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"Sear Seer" -- The Discovery Files

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Scientists at the National Center for Atmospheric Research have fingerprinted a distinctive atmospheric wave pattern that can foreshadow the emergence of summertime heat waves in the United States more than two weeks in advance.

Credit: NSF/Karson Productions

Audio Transcript:

(Sound effect: Atmospheric sounds) Packin' heat

I'm Bob Karson with the discovery files--new advances in science and engineering from the National Science Foundation.

Scientists at NCAR, the National Center for Atmospheric Research, have identified a distinctive atmospheric wave pattern that can foreshadow extreme summer heat waves, 15--even 20--days in advance; far better than we can do today.

The researchers looked at weather records going back to 1948, but only 17 events met their criteria. Needing a larger sample, they turned to an NCAR atmospheric simulation model of the earth that spanned some 12,000 years. That gave them nearly 6,000 heat waves to study. The scientists noted that heat waves in the northern hemisphere were apt to be preceded by what is called the 'wavenumber-5 pattern.'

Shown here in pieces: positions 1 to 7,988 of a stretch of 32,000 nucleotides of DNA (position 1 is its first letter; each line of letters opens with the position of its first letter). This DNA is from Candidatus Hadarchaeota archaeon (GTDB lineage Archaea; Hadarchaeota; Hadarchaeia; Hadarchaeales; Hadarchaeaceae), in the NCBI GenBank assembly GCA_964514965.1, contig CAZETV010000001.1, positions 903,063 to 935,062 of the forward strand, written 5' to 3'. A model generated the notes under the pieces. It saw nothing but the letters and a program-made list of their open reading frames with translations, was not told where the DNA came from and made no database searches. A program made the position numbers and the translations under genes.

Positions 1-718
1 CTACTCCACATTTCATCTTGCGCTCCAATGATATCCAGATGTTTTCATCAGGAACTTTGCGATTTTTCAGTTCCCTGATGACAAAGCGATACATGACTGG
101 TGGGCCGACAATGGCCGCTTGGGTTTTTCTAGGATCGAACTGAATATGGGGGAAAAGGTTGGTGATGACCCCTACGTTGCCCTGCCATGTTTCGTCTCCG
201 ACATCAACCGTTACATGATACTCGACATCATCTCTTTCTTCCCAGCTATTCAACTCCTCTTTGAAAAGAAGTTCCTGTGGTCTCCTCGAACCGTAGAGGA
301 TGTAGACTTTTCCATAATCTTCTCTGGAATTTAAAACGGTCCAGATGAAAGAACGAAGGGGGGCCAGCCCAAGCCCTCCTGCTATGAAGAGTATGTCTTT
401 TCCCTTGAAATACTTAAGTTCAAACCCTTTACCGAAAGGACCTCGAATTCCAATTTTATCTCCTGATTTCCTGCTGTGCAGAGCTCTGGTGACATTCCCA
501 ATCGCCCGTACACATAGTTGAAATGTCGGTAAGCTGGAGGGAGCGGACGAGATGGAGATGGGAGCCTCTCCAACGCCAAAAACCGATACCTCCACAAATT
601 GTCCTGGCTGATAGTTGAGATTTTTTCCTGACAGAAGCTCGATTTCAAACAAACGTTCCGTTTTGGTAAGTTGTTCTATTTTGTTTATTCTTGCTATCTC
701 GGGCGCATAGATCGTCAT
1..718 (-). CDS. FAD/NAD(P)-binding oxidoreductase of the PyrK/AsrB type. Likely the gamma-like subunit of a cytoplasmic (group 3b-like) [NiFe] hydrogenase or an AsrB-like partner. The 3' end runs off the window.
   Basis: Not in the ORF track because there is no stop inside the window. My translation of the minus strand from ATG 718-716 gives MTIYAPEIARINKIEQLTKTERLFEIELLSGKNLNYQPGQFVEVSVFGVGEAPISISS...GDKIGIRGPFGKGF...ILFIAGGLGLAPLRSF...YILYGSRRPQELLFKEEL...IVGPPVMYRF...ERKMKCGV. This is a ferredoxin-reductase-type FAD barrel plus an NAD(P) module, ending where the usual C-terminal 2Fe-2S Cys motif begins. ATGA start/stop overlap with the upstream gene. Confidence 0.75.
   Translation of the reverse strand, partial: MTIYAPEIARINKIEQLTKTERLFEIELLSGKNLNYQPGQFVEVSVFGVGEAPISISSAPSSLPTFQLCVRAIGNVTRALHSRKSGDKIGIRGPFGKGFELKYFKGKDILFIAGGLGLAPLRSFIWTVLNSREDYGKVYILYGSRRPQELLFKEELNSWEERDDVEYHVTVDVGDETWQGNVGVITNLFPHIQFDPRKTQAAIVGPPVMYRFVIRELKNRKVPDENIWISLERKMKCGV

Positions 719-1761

It is this pattern--a sequence of alternating high and low pressure systems--five of each--that can help predict future heat waves. The simulation model showed the pattern tends to move westward against the jet stream in the 20 days leading up to a heat wave. Eventually a high pressure ridge from the north Atlantic settles over the U.S. shutting down rainfall and setting the stage for a heat wave to emerge.

Looking for this pattern could give us extra time to prepare. And the researchers are looking for patterns that might foreshadow other weather phenomena.

"The discovery files" covers projects funded by the government's National Science Foundation. Federally sponsored research--brought to you, by you! Learn more at or on our podcast.

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